The Medici Mirror is a first novel by Melissa Bailey and is clearly a labour of love. Unfortunately, however, I found it a labour to read. While the premise of the book was initially interesting and the historical links intriguing, I was ultimately disappointed.
The novel revolves around a sixteenth century mirror both its past and present stories, which are intrinsically linked – and inevitably dark in nature. The main focus of the novel is the present, which revolves around Johnny – and a woman named Ophelia whom he forms a relationship with early on. Interspersed with this are stories of the mirror’s origin in Catherine de Medici and its journey to its current location in an abandoned shoe factory (which architect Johnny is renovating).
Catherine de Medici
Personally, the biggest problem I had with this novel was the language. I found the prose too deliberate and the style quite unsuited to the personality traits of the main character, Johnny. It is his narrative that the reader follows and it felt cumbersome: overly descriptive and awkwardly sentimental. I think, for me, this was the fundamental failing.
While there were glimpses of original and inventive storytelling, they were let down by unbelievable situations and unrealistic relationships. It seemed as though anything necessary to progress the story occurred, regardless of whether it pushed the boundaries of reality (characters possessing Swiss-army-knife-like skill sets, incredibly detailed historic information conveniently – and easily – brought to light, and individuals oblivious to pathological behaviour – even before the mirror became involved).
A great deal of the drama of this novel is dependant on the mirror’s influence exerted on the main characters, altering their behaviour and personalities as the mystery unravels. But because I wasn’t endeared to the characters for the reasons mentioned above, their decline wasn’t distressing or, therefore, engaging.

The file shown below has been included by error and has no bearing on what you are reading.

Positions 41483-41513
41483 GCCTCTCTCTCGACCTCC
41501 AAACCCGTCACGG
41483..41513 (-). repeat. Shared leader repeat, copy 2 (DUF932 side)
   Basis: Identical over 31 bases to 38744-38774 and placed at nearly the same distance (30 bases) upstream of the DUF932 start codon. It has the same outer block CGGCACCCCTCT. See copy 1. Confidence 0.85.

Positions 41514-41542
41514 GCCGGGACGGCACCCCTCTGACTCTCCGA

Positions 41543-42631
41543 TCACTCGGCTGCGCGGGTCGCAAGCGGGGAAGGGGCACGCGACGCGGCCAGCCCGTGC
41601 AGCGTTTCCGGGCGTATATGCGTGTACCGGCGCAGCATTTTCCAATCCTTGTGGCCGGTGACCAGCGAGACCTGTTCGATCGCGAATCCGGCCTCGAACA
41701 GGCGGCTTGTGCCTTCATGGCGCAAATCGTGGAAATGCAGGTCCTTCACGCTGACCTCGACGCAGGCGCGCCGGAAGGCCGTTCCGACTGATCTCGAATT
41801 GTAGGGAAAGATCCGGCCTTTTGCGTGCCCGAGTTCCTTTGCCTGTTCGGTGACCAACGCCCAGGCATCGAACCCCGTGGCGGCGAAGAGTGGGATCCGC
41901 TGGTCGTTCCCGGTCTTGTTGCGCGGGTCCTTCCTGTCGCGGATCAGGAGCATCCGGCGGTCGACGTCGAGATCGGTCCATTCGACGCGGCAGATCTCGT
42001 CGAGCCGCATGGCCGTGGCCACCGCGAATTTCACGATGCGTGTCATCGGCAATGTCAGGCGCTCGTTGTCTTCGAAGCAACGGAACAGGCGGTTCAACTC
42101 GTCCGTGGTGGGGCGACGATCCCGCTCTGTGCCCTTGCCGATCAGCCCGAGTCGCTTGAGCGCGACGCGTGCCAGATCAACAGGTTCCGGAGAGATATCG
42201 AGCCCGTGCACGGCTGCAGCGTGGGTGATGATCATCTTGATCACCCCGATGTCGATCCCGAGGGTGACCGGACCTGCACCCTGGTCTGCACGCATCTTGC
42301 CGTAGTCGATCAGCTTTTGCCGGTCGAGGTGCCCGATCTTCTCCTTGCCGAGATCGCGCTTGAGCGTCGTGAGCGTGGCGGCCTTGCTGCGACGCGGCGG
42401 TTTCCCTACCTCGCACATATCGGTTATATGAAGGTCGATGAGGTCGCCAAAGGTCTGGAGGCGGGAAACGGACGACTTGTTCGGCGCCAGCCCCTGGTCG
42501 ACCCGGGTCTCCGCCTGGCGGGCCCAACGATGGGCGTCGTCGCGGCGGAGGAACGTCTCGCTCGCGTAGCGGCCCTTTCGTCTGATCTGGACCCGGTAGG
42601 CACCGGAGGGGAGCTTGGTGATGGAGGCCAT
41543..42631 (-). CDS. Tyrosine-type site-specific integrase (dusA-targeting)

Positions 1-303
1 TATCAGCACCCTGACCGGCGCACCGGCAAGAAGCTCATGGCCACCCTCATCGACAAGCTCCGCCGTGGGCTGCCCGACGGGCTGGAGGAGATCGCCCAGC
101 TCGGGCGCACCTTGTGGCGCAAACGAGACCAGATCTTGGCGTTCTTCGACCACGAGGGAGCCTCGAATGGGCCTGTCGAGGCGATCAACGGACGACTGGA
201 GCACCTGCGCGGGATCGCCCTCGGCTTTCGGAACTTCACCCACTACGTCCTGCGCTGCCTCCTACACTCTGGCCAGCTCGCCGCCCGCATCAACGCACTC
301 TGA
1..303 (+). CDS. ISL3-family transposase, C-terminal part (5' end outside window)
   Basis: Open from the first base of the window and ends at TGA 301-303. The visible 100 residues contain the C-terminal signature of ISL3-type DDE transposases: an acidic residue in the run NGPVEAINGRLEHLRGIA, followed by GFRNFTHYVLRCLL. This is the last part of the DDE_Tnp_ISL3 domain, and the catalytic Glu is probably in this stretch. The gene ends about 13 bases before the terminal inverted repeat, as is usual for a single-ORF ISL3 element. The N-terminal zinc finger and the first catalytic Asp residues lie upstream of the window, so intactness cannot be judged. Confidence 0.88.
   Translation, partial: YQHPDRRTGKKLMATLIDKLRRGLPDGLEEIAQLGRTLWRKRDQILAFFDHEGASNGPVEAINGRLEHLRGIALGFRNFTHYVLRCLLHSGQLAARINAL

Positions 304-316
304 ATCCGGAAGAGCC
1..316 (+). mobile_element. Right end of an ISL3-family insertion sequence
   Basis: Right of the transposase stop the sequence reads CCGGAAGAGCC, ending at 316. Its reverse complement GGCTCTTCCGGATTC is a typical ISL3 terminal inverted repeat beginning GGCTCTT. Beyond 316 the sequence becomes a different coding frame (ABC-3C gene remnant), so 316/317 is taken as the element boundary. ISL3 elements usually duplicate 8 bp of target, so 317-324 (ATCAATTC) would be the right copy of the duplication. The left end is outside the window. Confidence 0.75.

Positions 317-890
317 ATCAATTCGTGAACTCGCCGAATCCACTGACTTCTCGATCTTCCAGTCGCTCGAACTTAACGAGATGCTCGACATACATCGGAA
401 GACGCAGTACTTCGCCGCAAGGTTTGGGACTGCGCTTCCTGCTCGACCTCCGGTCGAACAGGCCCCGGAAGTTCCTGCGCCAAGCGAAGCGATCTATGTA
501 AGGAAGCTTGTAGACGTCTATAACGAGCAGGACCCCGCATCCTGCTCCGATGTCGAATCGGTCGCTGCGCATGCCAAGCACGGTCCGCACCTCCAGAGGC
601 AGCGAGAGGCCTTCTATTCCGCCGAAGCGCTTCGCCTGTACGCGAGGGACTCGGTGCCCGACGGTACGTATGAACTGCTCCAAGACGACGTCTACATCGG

Finally, I suppose this isn’t that important to the story, but the setting of the abandoned shoe factory left a lot to be desired. This was ultimately because shoes and feet and legs seemed to seep into every aspect of the novel. While there is nothing wrong with these things, I feel that unless you are approaching a fetishist level you may find yourself, like me, skimming through lengthy descriptions of lower limbs and their apparel (which I suspect were intended to be seductive, but simply left me feeling rather bored).
The drive behind this story was admirable and there are certainly sections that held promise, especially as it went on. If Bailey focuses more on the story-telling (for the basic story was good) then I may consider giving her next book a go.
As an addendum, this is probably a point more aimed at the editor regarding typography. The use of font that is stylistically representative of handwriting is unnecessary – as was used in this instance to reproduce letters between characters; the concentration required to decipher the font certainly distracted this reader from its content.